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Six ways to improve your motivation for training

At some point during your training, you might hit a bump in the road - you might reach Black Belt and think there’s nowhere left to go; you might hit a wall mid-grade and feel like you can’t improve further; or you might just get a bit bored with your training and feel like you don’t want to go on.


Here are some tips on how to get over the bump and become the martial artist you want to be:


Talk to your Instructor

Your Instructor has been there and done it all. You know this because they’ve reached the level you are striving for, so in their own training at least they have hit & driven through many walls. They’ve probably also helped many other students through similar hurdles. Tell them about the problems you are having with training. A good Instructor won’t hold it against you or take it personally - they will help you through and design bespoke training to help reinvigorate you.


Take a break

Take a few weeks off. Hit the gym instead, go abroad or just spend a few weeks at home in front of the TV. Let your body and your mind reset, so when you do restart you’ll hopefully feel fresh and ready to train harder than ever.


Train even harder through it

If you’re particularly strong willed, you can get through your lack of motivation by training even harder. Go more times a week to the gym or to class. You’ll see improvements faster, which might help elevate your motivation worries.



Be inspired by your heroes

Who has inspired you? Which person has led a life that you wish you had? Learn their journey. Read their books, watch their films, follow them on social media, find videos of them – learn what drove them to achieve the greatness you admire. Once you’ve learnt what drives them, and what methods they use to achieve what they’ve achieved, use that to drive you on.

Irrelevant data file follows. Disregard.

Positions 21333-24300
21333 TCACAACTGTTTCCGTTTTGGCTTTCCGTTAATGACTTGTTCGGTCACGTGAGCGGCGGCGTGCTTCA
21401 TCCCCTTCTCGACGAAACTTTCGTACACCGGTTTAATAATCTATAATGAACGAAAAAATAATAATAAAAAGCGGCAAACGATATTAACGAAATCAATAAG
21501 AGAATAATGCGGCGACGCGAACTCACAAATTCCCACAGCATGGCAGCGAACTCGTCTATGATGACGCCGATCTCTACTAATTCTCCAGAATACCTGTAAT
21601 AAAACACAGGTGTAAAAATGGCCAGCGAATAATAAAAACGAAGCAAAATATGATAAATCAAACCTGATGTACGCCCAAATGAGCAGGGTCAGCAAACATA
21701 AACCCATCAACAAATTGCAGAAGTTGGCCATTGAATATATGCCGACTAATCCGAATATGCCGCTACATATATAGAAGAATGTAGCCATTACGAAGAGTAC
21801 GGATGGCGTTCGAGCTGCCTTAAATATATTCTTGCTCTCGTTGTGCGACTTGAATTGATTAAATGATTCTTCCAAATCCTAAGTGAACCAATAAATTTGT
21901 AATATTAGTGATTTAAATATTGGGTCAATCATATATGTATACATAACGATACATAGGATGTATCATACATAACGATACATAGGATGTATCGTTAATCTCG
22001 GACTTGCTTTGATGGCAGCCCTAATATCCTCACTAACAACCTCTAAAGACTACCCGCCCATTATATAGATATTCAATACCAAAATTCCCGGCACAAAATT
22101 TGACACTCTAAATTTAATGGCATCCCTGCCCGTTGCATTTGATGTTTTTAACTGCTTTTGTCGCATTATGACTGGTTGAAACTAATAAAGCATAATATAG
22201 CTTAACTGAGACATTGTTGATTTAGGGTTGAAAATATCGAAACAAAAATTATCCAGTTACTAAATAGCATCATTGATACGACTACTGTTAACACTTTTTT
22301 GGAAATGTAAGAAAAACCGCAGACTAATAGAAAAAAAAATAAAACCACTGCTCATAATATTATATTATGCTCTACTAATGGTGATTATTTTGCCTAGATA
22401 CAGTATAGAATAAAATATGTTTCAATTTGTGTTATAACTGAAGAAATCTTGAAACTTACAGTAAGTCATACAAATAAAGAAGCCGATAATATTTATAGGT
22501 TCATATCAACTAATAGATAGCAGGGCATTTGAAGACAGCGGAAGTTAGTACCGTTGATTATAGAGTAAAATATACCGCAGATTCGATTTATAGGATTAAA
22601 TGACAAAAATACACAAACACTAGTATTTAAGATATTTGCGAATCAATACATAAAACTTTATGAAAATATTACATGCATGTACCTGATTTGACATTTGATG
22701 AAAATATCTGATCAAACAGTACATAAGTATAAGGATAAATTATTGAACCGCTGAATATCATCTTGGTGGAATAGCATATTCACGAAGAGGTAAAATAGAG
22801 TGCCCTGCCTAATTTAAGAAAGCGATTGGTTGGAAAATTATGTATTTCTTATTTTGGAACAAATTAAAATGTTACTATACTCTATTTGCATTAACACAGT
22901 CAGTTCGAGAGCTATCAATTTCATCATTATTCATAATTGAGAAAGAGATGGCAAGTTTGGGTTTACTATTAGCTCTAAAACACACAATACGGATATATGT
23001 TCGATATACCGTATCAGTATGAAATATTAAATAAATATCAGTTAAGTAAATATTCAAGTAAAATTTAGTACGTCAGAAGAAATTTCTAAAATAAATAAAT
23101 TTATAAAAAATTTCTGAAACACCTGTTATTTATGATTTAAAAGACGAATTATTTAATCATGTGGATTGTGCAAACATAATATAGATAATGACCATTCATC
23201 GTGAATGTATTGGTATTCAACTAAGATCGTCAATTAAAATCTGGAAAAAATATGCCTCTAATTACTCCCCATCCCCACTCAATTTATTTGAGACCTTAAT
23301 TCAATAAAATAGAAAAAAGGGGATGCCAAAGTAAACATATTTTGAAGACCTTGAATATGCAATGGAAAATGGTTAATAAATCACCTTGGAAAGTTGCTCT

Quit

It might be that you’re training in the wrong martial art and it takes a strong person to admit that the time & dedication they’ve put in to something wasn’t put in the right place. There’s nothing wrong with admitting this – the key is to realise this and put your energy into the right thing. So if this is you, go out and find what you do want to do. Try as many new martial arts as you can and find one that excites you again. Just be careful that the cycle does not repeat itself.


Create new goals

When going through the ranks, goals are easy to see – usually a new belt and attached to that new belt are techniques to learn & improve.

New goals when not a Black Belt could be to focus on your weakest area (kicking, wrist grips, fitness etc) or to learn how to beat that one person in class that you can never win against when sparring.


Once you’ve reached Black Belt, this becomes a little harder - simply ‘get better’ is a tough motivator when you’re good already. You’ll have new grades to achieve, and you’ll still want to get one over your fellow students in sparring, but you’ll need to be smarter to find the goals to suit you.


Hopefully, you'll never need any of these, but you never know...

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